What is Spinal Stenosis and How Do We Treat It?
Spinal Stenosis- What Is It and How Is It Treated?
Here at the Algonquin Chiropractic Center, many of our patients come in with back pain. This pain can lead from a variety of causes, but one common source is spinal stenosis. So, let’s discuss this condition, what causes it, and how it’s treated.
What Causes Spinal Stenosis?
Let’s turn to Mayo Clinic for an overview:
“Spinal stenosis is a narrowing of the spaces within your spine, which can put pressure on the nerves that travel through the spine. Spinal stenosis occurs most often in the lower back and the neck…
The backbone (spine) runs from your neck to your lower back. The bones of your spine form a spinal canal, which protects your spinal cord (nerves).
Some people are born with a small spinal canal. But most spinal stenosis occurs when something happens to narrow the open space within the spine. Causes of spinal stenosis may include:
- Overgrowth of bone. Wear and tear damage from osteoarthritis on your spinal bones can prompt the formation of bone spurs, which can grow into the spinal canal.
- Herniated disks. The soft cushions that act as shock absorbers between your vertebrae tend to dry out with age. Cracks in a disk’s exterior may allow some of the soft inner material to escape and press on the spinal cord or nerves.
- Thickened ligaments. The tough cords that help hold the bones of your spine together can become stiff and thickened over time. These thickened ligaments can bulge into the spinal canal.
- Abnormal growths can form inside the spinal cord, within the membranes that cover the spinal cord or in the space between the spinal cord and vertebrae. These are uncommon and identifiable on spine imaging with an MRI or CT.
- Spinal injuries. Car accidents and other trauma can cause dislocations or fractures of one or more vertebrae. Displaced bone from a spinal fracture may damage the contents of the spinal canal. Swelling of nearby tissue immediately after back surgery also can put pressure on the spinal cord or nerves.”
Most commonly in our clinic we will see older patients with moderate to advance osteoarthritis who have spinal stenosis in the neck and/or low back.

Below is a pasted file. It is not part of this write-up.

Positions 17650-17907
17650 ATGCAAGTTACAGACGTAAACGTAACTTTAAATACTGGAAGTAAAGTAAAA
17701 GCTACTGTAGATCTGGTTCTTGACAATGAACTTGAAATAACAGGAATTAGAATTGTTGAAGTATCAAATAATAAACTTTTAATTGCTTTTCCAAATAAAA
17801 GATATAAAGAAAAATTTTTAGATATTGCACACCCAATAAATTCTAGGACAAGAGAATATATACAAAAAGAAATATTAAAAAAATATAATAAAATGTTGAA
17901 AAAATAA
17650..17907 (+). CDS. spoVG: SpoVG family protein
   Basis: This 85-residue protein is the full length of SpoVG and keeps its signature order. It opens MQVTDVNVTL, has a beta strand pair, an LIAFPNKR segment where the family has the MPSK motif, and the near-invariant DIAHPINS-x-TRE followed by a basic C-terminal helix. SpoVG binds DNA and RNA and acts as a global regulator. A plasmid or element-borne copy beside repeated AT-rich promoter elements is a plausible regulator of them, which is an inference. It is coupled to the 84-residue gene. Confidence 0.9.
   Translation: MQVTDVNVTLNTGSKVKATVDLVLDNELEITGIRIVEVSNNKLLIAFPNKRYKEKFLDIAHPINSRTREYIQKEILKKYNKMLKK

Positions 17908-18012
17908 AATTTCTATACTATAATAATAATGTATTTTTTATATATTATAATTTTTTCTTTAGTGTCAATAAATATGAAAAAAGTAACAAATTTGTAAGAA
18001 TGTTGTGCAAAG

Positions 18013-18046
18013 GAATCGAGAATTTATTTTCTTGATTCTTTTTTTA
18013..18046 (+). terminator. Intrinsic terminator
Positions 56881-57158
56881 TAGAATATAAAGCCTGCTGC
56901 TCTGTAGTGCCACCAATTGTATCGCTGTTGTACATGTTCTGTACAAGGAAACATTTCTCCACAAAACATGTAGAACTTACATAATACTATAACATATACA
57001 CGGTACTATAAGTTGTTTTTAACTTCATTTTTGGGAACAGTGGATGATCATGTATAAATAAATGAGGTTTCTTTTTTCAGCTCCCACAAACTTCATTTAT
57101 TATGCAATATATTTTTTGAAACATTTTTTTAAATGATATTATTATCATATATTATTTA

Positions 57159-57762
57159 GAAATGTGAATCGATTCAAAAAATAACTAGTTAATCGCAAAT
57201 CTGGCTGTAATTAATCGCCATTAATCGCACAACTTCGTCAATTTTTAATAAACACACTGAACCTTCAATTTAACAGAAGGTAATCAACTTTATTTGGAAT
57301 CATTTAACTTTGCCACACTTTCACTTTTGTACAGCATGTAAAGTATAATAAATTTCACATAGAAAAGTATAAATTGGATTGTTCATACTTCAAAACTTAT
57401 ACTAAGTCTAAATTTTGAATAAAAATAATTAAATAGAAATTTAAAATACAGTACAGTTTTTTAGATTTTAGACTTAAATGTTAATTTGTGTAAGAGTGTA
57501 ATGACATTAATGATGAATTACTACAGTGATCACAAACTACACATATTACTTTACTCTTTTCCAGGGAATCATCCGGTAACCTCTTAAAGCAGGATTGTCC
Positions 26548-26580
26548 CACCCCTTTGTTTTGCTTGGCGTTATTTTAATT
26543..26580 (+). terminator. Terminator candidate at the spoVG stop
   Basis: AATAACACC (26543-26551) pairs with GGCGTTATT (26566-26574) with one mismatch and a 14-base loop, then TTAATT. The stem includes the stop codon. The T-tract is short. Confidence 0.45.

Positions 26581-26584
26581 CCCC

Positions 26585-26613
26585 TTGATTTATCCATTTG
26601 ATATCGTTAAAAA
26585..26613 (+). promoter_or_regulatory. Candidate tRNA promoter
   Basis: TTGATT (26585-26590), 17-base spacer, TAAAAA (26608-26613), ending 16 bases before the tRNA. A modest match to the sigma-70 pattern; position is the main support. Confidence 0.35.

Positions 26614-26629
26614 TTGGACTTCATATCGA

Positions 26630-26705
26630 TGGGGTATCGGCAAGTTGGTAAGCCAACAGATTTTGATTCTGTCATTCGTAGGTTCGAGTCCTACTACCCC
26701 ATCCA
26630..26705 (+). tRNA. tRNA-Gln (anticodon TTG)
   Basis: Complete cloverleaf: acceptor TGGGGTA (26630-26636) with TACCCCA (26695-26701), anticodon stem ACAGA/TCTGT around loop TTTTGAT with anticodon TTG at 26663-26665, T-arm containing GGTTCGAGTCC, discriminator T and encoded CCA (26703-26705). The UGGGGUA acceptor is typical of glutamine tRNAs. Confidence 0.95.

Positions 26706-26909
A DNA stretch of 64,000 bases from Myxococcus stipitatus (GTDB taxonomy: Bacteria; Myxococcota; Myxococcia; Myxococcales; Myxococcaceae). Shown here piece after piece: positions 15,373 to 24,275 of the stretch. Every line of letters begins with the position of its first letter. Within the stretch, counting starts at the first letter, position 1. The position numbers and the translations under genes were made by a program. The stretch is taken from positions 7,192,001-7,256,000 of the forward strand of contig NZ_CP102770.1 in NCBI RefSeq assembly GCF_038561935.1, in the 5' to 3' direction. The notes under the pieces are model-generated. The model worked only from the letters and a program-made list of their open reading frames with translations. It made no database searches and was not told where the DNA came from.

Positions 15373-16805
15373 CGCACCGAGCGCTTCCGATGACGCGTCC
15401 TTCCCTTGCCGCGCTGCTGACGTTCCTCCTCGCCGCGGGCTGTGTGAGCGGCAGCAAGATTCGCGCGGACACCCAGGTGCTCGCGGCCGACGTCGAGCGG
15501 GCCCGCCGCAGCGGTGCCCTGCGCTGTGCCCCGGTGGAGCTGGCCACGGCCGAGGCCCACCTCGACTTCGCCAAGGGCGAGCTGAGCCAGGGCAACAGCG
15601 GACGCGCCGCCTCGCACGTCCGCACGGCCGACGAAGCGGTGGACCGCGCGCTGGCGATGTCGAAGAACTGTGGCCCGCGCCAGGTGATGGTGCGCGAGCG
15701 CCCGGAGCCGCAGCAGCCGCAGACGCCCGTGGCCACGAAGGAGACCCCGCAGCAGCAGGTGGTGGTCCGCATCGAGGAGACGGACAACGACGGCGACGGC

What Are the Symptoms of Spinal Stenosis?
Returning again to Mayo Clinic:
“Many people have evidence of spinal stenosis on an MRI or CT scan but may not have symptoms. When they do occur, they often start gradually and worsen over time. Symptoms vary depending on the location of the stenosis and which nerves are affected.
In the neck (cervical spine)
- Numbness or tingling in a hand, arm, foot or leg
- Weakness in a hand, arm, foot or leg
- Problems with walking and balance
- Neck pain
- In severe cases, bowel or bladder dysfunction (urinary urgency and incontinence)
In the lower back (lumbar spine)
- Numbness or tingling in a foot or leg
- Weakness in a foot or leg
- Pain or cramping in one or both legs when you stand for long periods of time or when you walk, which usually eases when you bend forward or sit
- Back pain”
Typically, a patient over 50 will present a history of low back pain and more recently pain, cramping, or tingling in one or both legs. These patients can stand or walk for a period of time from a few seconds to 20-30 minutes before they develop increased leg pain, cramping, or numbness. Sitting down, bending forward, or leaning over a shopping cart will relieve the pain.
Next time you are in a supermarket look for the older people leaning over their shopping carts—they have spinal stenosis!